Gingersrus Database Taxon ID 3310
OLD NAME: Dimerocostus argenteus
NEW NAME: Dimerocostus argenteus
NAME CHANGE NOTES:
FULL SCIENTIFIC NAME: Dimerocostus argenteus (Ruiz & Pav.) Maas
STATUS : accepted
FIELD OBSERVATIONS:(If field observations are available, you can click on the link to open in a new window.)
PHOTOS:(If photos are available, you can click on the link to open in a new window.)
GOOGLE PHOTO ALBUM
- Costus argenteus Ruiz & Pav. (1798) - Dimerocostus gutierrezii Kuntze (1898) - Dimerocostus strobilaceus Kuntze subsp. gutierrezii (Kuntze) Maas (1972) - Costus mooreanus Rusby (1907) - Mulfordia boliviana Rusby (1928) - Dimerocostus bicolor J.F.Macbr. (1930)
Dimerocostus argenteus is an accepted species of Dimerocostus, first collected and described as Costus argenteus by Ruiz & Pavon in the late 1700's. The type specimen was collected at a place called Chinchao in present-day Department Huanuco, Peru in 1778. Ruiz described it 20 years later in 1798 in his Flora Peruviana. In 2016 I visited Chinchao and found the species still growing there, and I photographed it there. My field observations can be found at the link above. In 2016 I visited Chinchao and found the species still growing there, and I photographed it there. My field observations can be found at the link above.
D. argenteus is distinguished from other Dimerocostus species by the silvery undersides of the leaves, for which it is named. It is also one of the species of Dimerocostus that produces bract appendages, but the appendages are not persistent, but soon decay and often leave a plant that looks to be non-appendaged. In some plants the upper bract appendages are still intact but the lower ones are decayed. The other distinctive character of D. argenteus is the flower shape, with a small labellum whose edges are curled and with a long upper corolla lobe that forms a hood. The flowers are usually pale yellow in color.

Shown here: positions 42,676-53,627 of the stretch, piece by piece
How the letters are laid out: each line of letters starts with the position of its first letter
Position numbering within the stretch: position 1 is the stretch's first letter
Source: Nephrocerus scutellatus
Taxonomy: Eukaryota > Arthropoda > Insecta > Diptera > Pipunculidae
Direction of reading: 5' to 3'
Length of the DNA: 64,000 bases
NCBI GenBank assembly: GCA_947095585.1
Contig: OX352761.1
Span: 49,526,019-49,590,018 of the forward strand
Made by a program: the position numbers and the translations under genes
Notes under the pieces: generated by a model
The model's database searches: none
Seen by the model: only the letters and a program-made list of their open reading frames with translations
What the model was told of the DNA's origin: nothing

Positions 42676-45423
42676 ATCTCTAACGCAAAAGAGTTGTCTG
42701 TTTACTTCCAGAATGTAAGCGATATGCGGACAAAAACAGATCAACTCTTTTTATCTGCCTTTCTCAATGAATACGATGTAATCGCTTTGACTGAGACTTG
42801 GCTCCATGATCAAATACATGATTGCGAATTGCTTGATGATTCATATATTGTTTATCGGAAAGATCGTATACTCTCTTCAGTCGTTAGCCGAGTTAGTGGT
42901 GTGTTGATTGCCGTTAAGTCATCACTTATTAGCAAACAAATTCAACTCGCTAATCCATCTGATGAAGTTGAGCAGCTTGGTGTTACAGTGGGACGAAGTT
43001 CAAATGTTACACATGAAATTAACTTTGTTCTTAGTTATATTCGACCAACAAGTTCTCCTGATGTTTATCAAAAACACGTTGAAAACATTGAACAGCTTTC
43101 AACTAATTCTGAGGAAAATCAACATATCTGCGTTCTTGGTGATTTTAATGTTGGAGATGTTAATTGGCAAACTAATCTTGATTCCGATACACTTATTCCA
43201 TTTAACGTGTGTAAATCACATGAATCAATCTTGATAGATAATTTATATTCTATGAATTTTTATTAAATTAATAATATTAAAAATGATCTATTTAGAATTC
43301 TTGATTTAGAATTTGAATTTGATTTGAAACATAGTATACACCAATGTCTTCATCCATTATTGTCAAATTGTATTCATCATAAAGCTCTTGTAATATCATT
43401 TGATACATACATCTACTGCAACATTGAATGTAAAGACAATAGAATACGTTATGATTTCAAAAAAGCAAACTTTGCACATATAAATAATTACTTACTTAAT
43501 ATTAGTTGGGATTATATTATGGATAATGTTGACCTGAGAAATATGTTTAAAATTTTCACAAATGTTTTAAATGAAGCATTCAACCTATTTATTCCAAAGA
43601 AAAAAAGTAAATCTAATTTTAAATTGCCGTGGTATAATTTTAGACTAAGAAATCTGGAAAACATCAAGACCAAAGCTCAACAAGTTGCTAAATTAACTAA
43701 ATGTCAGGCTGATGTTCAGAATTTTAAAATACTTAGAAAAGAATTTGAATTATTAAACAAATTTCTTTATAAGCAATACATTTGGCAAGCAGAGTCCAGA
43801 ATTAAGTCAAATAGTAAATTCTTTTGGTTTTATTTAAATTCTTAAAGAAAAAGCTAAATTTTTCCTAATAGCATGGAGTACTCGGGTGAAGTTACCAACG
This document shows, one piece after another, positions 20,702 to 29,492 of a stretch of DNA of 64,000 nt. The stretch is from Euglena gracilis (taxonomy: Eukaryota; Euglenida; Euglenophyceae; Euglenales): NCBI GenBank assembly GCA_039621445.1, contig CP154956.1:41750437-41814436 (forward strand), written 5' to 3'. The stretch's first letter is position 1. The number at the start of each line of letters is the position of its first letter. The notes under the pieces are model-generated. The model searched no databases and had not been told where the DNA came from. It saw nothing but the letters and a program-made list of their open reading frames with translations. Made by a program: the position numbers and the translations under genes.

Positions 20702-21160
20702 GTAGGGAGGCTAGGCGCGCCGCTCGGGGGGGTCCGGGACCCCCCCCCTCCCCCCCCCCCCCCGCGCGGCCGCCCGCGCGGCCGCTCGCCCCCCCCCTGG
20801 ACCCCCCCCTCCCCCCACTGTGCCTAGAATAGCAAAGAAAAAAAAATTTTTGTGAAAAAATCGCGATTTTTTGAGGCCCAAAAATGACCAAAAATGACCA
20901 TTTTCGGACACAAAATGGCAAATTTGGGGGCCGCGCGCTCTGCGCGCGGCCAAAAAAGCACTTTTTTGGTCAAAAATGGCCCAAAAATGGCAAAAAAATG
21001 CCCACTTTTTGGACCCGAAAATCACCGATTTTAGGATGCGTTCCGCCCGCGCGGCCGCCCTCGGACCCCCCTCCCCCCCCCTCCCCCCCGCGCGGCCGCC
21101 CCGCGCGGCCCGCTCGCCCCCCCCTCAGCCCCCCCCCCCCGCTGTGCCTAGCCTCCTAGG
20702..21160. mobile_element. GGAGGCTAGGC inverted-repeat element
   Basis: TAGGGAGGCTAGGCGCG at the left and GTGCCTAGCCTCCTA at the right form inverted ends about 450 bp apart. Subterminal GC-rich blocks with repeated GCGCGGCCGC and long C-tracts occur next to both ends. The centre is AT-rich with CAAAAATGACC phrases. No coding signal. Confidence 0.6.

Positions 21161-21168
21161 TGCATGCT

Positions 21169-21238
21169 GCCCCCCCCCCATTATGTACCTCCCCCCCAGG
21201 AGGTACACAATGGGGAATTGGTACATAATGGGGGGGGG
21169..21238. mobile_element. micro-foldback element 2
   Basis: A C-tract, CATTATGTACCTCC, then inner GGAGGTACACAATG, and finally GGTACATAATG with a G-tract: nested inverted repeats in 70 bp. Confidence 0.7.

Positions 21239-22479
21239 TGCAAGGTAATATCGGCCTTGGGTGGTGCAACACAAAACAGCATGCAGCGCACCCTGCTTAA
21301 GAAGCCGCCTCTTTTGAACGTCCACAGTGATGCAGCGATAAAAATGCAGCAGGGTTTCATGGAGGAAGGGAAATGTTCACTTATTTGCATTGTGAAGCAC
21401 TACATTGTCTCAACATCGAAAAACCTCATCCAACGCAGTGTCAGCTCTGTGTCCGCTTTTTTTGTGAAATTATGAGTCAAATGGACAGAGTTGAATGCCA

During my field observations of many plants of this species, I found that there is a great deal of variation. Many of the plants, expecially at lower elevations, tend to have a ring of long stiff hairs around the ligules. In some plants the bract appendages are almost completely gone, but in others they they are large and persistent.
In the past this species has been confused with the Dimerocostus found in southern Bolivia that were previously known as Dimerocostus strobilaceus subspecies gutierrezii, first collected by Otto Kuntz in 1892 and described in 1898 as Dimerocostus gutierrezii. I visited the type locality of this Kuntz collection in 2017 and discovered that all the Dimerocostus in that region had silvery undersides to the leaves and produced a hooded flower form with a small labellum. The type specimen was very poor and had been misinterpreted, so that species gutierrezii (and the subspecies gutierrezii) are now considered to be synonyms of D. argenteus. The primary difference I found in the plants growing in southern Bolivia was that the upper bracts were large and persistent.
I have also found that the silvery undersides of the leaves are always present in this species and that there is still room for confusion between this species and Dimerocostus rurrenabaqueanus (the name that replaced Dimerocostus strobilaceus subspecies gutierrezii.
A molecular phylogeny in 2020 at Cornell University included 12 samples from Dimerocostus including two presumed D. argenteus - one from the type locality in Peru and the other from southern Bolivia near the type locality of D. gutierrezii. It was found that the two samples were in separate well-supported clades, but in very close lineages and well separated from the other presumed species. Whether these various forms should be split into separate taxa is a question for future research.
Click on a thumbnail to load full sized image.
Use your "back" button to come back to this page.